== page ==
Here is what I call the “poor man's runway. Find a bunch of wood pallets, the ones used to load stuff with a fork lift. Many businesses will give them away. The old and broken ones pile up around the loading dock and get in the way. Fix the broken ones by taking good boards off of other pallets and replacing the broken boards. Line these up and level them. Build a 4 X 4 box out of 2X 8 lumber and place it at the end. This is where the box will go. Cover the whole thing with treated plywood using 3" wood screws, Make sure the plywood overlaps the places where the pallets meet. Cut a form for the box with a chain saw. Fill the 4x8 box with dirt or sand and bury your box in it. Call up several factories, loading docks, grain elevators, rock quarries, and any other industrial site you can think of that uses long conveyor belts. When any of these belts tear, the whole thing has to be replaced. The old belts pile up, and you can often get them for free. Bring a big pickup and a lot of help to pick it up. They are very heavy. Nail this over your plywood and you have a runway for little more than the cost of the plywood. I've build three runways using this plan and they all worked great. If you can't find a conveyor belt, it is just fine to run on the wood with sharp needle spikes. Every indoor runway was nothing more than painted wood till the late '90s when rubber became the norm. The plywood will hold up for at least a season, then it will have to be replaced.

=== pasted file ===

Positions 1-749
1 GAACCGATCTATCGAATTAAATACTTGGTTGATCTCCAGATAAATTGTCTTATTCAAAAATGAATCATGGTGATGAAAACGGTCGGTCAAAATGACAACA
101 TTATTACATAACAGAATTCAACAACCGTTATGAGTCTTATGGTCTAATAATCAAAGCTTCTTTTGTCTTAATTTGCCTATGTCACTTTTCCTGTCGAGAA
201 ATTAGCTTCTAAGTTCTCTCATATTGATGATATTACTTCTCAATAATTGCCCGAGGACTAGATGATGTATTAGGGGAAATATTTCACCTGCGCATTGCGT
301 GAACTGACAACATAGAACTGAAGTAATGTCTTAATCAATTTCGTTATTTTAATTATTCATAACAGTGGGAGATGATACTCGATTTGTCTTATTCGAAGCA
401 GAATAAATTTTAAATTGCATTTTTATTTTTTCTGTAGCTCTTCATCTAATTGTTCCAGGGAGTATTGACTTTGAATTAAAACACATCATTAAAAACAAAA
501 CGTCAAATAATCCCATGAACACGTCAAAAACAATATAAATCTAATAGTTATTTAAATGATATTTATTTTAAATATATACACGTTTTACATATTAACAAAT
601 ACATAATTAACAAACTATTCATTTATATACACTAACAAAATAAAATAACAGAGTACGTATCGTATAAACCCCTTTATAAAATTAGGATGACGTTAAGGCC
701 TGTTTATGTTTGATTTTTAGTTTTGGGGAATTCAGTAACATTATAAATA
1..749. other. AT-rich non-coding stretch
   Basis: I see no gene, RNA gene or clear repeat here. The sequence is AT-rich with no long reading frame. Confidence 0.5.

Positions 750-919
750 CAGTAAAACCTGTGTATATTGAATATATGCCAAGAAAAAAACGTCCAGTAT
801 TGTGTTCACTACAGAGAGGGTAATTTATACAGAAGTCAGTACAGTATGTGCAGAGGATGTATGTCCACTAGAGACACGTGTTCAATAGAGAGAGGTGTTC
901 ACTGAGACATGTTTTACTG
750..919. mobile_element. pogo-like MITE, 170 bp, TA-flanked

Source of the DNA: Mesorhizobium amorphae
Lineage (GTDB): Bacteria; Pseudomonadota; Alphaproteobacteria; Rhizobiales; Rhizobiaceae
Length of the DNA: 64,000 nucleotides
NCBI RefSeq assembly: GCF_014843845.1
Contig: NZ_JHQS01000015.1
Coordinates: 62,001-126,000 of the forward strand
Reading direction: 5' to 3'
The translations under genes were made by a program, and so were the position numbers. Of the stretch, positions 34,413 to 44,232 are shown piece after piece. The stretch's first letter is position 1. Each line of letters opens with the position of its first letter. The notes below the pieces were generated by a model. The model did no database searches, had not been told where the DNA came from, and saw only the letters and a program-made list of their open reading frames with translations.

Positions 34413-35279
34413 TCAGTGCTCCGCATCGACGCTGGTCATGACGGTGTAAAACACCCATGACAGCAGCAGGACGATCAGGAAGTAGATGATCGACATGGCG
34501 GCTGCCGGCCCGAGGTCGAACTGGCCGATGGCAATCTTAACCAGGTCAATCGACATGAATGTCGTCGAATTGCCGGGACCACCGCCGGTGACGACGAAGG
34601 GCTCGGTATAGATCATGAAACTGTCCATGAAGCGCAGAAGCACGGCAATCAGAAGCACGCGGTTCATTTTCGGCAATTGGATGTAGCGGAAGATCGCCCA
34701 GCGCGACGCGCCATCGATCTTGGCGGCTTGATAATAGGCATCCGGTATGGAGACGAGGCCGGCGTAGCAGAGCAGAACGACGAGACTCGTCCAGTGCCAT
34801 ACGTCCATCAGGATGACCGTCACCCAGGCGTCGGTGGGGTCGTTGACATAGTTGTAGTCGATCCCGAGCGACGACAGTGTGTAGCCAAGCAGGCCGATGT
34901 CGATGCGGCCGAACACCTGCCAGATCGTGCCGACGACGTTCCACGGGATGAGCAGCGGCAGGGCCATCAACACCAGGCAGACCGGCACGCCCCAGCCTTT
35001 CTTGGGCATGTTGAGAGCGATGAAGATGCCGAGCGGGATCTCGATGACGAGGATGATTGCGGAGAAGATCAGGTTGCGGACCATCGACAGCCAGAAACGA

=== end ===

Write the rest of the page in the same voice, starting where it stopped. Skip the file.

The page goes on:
This will only work outdoors. The pallets aren't thick enough for the box to be flush with the surface indoors. It has to be buried a few inches into the ground
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